Successfully reported this slideshow.
We use your LinkedIn profile and activity data to personalize ads and to show you more relevant ads. You can change your ad preferences anytime.

Enterprise grade deployment and security with PostgreSQL

1,353 views

Published on

The talk from PgconfUS 2015

Published in: Data & Analytics
  • Be the first to comment

Enterprise grade deployment and security with PostgreSQL

  1. 1. Enterprise grade deployment and security with PostgreSQL PGConf US 2015 March 25 - 27, 2015 Himanchali himamahi09@gmail.com
  2. 2. #Who Am I himanchali@inmobi.com Technical Lead – Production & Infrastructure Engineering
  3. 3. www.inmobi.com  Independent mobile ad network  Customer engagement platform through a suit of product ranging from app distribution & monetization to brand advertisement  Serves billion of ads  Hosting the first official PGDay India event in April  http://www.meetup.com/India-PUG/events/220553997/
  4. 4. What kind of application do we have..  OLTP  OLAP
  5. 5. What exactly am I talking today ??  Production Deployment  All main transactional and CI reporting DBs  Replication across globe  Load balancing and connection pooling through PGBouncer  Automation through puppet  Version control for DB level changes  Data security  Data security  User access control  OS level security
  6. 6. Data growth 0 10 20 30 40 50 60 70 80 90 2010 2011 2012 2013 2014 2015 Main Transactional DBs (GB) Reporting DB (TB) Others (GB)
  7. 7. Current stats of Postgres DB Servers  About 60 hosts spread across 4 regions  DB size ranges from 10 GB – 20 TB  The critical transactional DBs :  Average size 80GB  Average 18K QPS with peak of 54K QPS  Reporting DB  Average 200 GB data load everyday
  8. 8. Simple expectation of management  99.99% Uptime for DB servers  No data loss  Good performance
  9. 9. Achieving 99.99% Uptime  A proper DB Architecture  Multiple disaster recovery Plan  A time to time disaster drill  Proper data backup  PITR setup
  10. 10. A proper DB Architecture
  11. 11. The architecture..  Proper data modeling  Use of constraints carefully  Minimize the dependency between DBs  Use of proper data types  Proper retention policies
  12. 12. Disaster Recovery plan  Question is when to touch the trigger ??  What if standby doesn’t come up ?? (rare condition)  Are my backups up to date ??  Do I have an option to revert some drop of a table?
  13. 13. Data availability in different regions  Cascaded SR setup  A boon for cross region replication  One node as entry point to the region  Cascade slaves within LAN from above node  A little precaution needed with this setup  When the master is down and its standby is being triggered as master  Proper monitoring that no slave is out of sync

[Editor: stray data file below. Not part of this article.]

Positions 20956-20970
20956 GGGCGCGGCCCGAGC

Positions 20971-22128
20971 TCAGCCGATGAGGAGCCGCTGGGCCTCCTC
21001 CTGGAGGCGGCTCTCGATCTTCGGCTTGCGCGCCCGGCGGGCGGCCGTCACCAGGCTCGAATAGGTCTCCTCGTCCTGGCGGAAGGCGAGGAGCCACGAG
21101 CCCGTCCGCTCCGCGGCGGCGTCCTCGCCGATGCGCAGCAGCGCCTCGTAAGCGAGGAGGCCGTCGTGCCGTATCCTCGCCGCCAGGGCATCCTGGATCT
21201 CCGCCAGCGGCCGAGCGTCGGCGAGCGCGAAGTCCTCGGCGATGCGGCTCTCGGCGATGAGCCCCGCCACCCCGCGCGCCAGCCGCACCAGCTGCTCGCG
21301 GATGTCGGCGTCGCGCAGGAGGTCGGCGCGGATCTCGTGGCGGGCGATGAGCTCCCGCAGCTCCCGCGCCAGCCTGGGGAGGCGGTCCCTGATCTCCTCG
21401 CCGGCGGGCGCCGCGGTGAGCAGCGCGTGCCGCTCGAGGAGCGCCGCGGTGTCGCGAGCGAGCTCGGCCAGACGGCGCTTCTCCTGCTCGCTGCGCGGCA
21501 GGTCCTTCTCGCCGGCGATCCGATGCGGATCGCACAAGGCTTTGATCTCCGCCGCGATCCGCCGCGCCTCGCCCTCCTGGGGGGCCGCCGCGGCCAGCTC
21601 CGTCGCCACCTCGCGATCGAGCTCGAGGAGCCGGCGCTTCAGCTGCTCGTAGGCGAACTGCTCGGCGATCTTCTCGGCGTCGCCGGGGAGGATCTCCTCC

14. 14. Read distribution across multiple slaves  Load balancer  Pgbouncer  Connection pooling  Connection mode control , session or transaction  Maintenance without downtime
  15. 15. What about performance ??  Proper index creation  Query optimization  Table partitioning  Proper vacuum
  16. 16. What else …  How can I forget those many stored procedures in my DB .  User defined functions for complex business logic  Saving time between application and DB  Get rid of dependency of language used by application
  17. 17. Practice adopted for DB changes  Version control of schema changes  Version control of data changes
  18. 18. Minimize the deployment effort  Using puppet and chef modules  No direct change on the host manually  Configuration changes pushed via puppet  Packages installation using chef-solo
  19. 19. Adding spice of monitoring…  Use of enriched statistics collector  User stats  DB stats  Table stats  Index stats  And many more…  pg_log monitoring  Log everything if you want to monitor everything
  20. 20. Security aspects
  21. 21. Control user access  Limited access to application users  Give only what they need  Control at DB, schema or table level  Use user groups to manage if many users  Manage and standardize DBA access  A common user  Maintain default privilege
  22. 22. Some example REVOKE CREATE ON SCHEMA public FROM PUBLIC; REVOKE ALL on schema public from write_user,read_user; GRANT USAGE on schema public to write_user,read_user ; GRANT all on all tables in schema public to write_user; GRANT all on all sequences in schema public to write_user; REVOKE ALL on all functions in schema public from write_user,read_user; GRANT EXECUTE on all functions in schema public to write_user,read_user; GRANT SELECT on all sequences in schema public to read_user; GRANT SELECT on all tables in schema public to read_user;
  23. 23. ALTER DEFAULT PRIVILEGES FOR ROLE enterprisedb,postgres IN SCHEMA public GRANT all on tables to write_user; ALTER DEFAULT PRIVILEGES FOR ROLE enterprisedb,postgres IN SCHEMA public GRANT EXECUTE on functions to write_user,read_user; ALTER DEFAULT PRIVILEGES FOR ROLE enterprisedb,postgres IN SCHEMA public GRANT all on sequences to write_user; ALTER DEFAULT PRIVILEGES FOR ROLE enterprisedb,postgres IN SCHEMA public GRANT SELECT on sequences to read_user; ALTER DEFAULT PRIVILEGES FOR ROLE enterprisedb,postgres IN SCHEMA public GRANT SELECT on tables to read_user;
  24. 24. Access restriction to DB  Use pg_hba.conf and pg_ident.conf  Avoid using trust  Use MD5 authentication  IP / Subnet access allocation for DB or user level  Restrict the connection for any particular subnet for any user/DB  Use pg_ident.conf if using ident authentication in pg_hba.conf
  25. 25. If that’s not enough…  Use secure TCP/IP Connections with SSL  IPTables  Control the traffic by making some rules  Allow or reject  SE-Linux - control access at process level  setenforce=1
  26. 26. Myth broken !!
  27. 27. Thank You !! QUESTIONS??

×